And a piece of advice on bleeding. Normally the manual way of bleeding (ie. having someone push the brake pedal while you unscrew the bleeding nipple) is the most effective for removing air from the system. But this method should be avoided for poorly maintained cars. This is because unless the brake fluid is changed regularly, the innermost part of the master cylinder gets rusty; when bleeding, the brake pedal goes all the way in and the rusty parts of the cylinder rub against the o-rings and damage them.

I’ll grant that that is possible, but it’s extremely unlikely. If the fluid level is full when pads are new (which is almost always the case), it will only drop to approximately the minimum mark when the pads are worn out and grinding the rotors. It would take a heck of a lot of further wear to empty the reservoir, and it’s incredible that this would occur without other symptoms.

If this did happen, adding fluid would almost always improve the pedal feel somewhat, as some of the air would bleed out into the reservoir with each pedal application (up to a point). But in this case, there was not only no improvement, but it seemed to get worse. I would be very surprised if there’s not a leak here.

OK, I talked to the mechanic.

Let me preface this: He’s not going to do any work on it at all; I’m going to pick up the truck in an hour or so, and he’ll give me a big printout of what all is wrong with it. He’s not charging me anything for the assessment, and he’s not recommending me to anyone else.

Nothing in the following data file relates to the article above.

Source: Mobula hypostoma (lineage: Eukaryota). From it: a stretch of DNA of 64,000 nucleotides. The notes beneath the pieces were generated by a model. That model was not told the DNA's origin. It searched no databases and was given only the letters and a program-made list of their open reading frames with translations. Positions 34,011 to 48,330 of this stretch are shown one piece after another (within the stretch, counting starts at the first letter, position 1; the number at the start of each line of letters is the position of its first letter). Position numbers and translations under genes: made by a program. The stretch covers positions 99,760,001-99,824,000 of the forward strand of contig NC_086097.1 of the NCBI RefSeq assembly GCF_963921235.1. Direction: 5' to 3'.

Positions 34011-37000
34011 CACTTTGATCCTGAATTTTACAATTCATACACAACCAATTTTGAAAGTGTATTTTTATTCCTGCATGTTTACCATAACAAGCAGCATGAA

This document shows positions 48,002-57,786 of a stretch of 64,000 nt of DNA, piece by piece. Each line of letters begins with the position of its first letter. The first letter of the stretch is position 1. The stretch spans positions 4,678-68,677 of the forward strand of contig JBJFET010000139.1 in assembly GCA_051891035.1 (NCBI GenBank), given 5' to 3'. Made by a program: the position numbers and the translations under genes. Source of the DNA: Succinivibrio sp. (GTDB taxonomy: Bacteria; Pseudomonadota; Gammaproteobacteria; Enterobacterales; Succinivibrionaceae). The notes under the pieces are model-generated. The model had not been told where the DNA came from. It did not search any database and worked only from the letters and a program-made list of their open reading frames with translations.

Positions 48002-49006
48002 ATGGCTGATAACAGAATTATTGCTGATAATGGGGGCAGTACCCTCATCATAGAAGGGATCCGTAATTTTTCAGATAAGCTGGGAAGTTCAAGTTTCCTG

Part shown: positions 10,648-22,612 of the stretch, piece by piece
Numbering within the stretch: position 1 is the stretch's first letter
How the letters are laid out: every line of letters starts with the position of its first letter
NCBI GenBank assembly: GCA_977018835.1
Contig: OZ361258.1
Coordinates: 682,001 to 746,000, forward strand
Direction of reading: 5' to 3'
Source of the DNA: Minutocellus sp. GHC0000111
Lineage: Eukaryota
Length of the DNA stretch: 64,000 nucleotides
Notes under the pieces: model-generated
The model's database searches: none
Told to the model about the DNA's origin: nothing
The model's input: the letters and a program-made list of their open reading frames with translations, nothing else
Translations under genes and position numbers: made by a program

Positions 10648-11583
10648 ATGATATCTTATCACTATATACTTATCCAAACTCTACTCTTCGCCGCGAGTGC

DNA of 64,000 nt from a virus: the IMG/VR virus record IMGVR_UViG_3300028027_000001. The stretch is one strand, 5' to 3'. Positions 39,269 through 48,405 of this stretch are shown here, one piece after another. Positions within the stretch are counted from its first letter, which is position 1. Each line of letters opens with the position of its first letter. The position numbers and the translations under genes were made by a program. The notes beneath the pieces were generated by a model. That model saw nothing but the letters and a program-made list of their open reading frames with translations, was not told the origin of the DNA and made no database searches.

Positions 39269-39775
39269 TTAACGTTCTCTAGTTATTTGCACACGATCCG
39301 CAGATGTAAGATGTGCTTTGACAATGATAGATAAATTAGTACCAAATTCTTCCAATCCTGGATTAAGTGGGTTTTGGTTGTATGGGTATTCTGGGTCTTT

I say all this to emphasize that I think he’s honest. I’ve gone in there three or four times for some minor stuff over the last few years (nail in tire, etc.), and he’s never charged me a penny for any of it.

The diagnosis: The master cylinder is shot. The brake pads are almost completely worn out, and the rotors are rusted beyond salvage. There’s so much rust and corrosion on the underbody that screws are rusted through and he’s afraid they’ll break off if he tries to do anything to them. I should mention that I bought this truck in Iowa, where they salt the roads.

He didn’t give me a price estimate on any of this, nor did I ask for one. I suspect, though, that it’s time to call this truck “dead.” The Blue Book value is $575, and I feel pretty certain all these repairs would greatly exceed that figure. (I’ll get an estimate, of course.)

I’m trying to look on the bright side. I bought it in June 1999 for $2000, making for a yearly cost of about $266. So I definitely got my money’s worth.